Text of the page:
Food Security and Fair Trade Coffee

The Oaxaca State Coffee Producers Network (CEPCO), one of Grassroots International's partners in Mexico, works with largely indigenous coffee-growing families to fortify their economic wellbeing. CEPCO has been instrumental in strengthening organic coffee production among members and in diversifying the local economic base in an effort to ensure that local indigenous communities can stay on their traditional collectively owned land.

Take Action: Community Activists in Chiapas Face Harassment and Intimidation

Human rights and community leaders in Mexico continue to experience threats - including death threats. They ask for help from global activists to protect their lives and their community work.

Current threats follow previous repression, including the unjust prosecution of local organizers of the Civil Resistance against the high cost of energy in the southern state of Campeche.  Last December, in response to an emergency action, letters of solidarity with Sara Lopez and Joaquin Aguilar brought authorities in Campeche to the negotiating table.

Your support is still needed.

Take Action: Community Activists in Chiapas Face Harassment and Intimidation

Human rights and community leaders in Mexico continue to experience threats – including death threats. They ask for help from global activists to protect their lives and their community work.

Current threats follow previous repression, including the unjust prosecution of local organizers of the Civil Resistance against the high cost of energy in the southern state of Campeche.Last December, in response to an emergency action, letters of solidarity with Sara Lopez and Joaquin Aguilar brought authorities in Campeche to the negotiating table.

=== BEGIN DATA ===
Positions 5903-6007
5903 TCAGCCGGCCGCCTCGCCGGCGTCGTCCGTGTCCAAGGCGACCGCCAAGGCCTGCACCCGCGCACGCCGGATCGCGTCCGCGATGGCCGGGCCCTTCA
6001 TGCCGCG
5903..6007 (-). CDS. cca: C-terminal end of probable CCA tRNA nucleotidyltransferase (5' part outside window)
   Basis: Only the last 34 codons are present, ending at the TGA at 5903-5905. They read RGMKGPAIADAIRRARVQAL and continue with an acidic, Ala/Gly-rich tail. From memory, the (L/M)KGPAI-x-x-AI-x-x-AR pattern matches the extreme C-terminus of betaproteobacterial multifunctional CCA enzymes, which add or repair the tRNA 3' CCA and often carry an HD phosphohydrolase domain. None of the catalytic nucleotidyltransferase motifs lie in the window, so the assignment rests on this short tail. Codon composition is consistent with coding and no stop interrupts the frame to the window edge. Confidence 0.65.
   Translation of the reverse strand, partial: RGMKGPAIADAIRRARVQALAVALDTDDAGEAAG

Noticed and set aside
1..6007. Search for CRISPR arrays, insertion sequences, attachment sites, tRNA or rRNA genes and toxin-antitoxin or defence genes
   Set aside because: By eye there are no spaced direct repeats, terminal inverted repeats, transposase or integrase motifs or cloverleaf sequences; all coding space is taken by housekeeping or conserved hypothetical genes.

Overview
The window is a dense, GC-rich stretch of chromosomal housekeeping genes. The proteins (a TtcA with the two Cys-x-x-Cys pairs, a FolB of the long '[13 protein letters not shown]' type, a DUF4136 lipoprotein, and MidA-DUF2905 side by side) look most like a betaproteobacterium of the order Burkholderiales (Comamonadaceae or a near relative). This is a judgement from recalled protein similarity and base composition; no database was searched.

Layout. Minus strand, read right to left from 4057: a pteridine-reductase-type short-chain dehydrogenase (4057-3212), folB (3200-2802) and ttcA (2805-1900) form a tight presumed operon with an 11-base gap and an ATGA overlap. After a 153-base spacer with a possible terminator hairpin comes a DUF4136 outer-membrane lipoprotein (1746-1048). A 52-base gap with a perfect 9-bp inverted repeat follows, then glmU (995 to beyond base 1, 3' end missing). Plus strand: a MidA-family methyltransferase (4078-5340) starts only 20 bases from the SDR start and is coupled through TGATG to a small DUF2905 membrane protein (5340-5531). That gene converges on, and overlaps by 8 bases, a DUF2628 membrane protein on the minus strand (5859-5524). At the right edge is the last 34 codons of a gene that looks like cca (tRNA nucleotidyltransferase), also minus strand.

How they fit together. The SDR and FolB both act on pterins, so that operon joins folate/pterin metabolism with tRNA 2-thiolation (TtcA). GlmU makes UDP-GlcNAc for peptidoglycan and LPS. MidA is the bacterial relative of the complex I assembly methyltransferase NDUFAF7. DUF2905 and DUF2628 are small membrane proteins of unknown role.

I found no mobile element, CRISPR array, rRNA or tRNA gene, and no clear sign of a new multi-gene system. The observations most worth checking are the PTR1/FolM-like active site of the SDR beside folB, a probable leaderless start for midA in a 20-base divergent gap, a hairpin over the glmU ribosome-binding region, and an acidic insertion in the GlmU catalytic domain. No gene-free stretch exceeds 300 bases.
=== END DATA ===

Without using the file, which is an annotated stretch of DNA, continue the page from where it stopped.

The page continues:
Your support is still needed.

Zapotec Indigenous People in Mexico Demand Transparency from U.S. Scholar

The Union of Organizations of the Sierra Juarez of Oaxaca (UNOSJO) - a longtime partner of Grassroots International based in Mexico - denounced a recently conducted study in the Zapotec region by U.S. geography scholar Peter Herlihy. Prof. Herlihy failed to mention that he received funding from the Foreign Military Studies Office of the U.S. Armed Forces.  The failure to obtain full, free and prior informed consent is a violation of the rights of indigenous communities as codified in the Declaration on the Rights of Indigenous Peoples adopted by the United Nations in 2007. In addition, UNOSJO fears that this in-depth geographical mapping of indigenous communities may be used in some harmful manner by the military. 

Take a stand against the unjust prosecution of activists in Mexico

Families in Campeche, Mexico are being pushed to the edge of desperation. Privatization schemes and mega-projects - like the construction of large hydroelectric dams and massive agrofuels plantations - threaten their access to basic food and water resources.  Now, simply for opposing the policies that jeopardize their livelihoods, activists face increasing repression and unjust prosecution, often without access to legal resources for their defense.  Please lend your voice now to call on Mexican authorities to stop the unjust prosecution and repression of resource rights activists.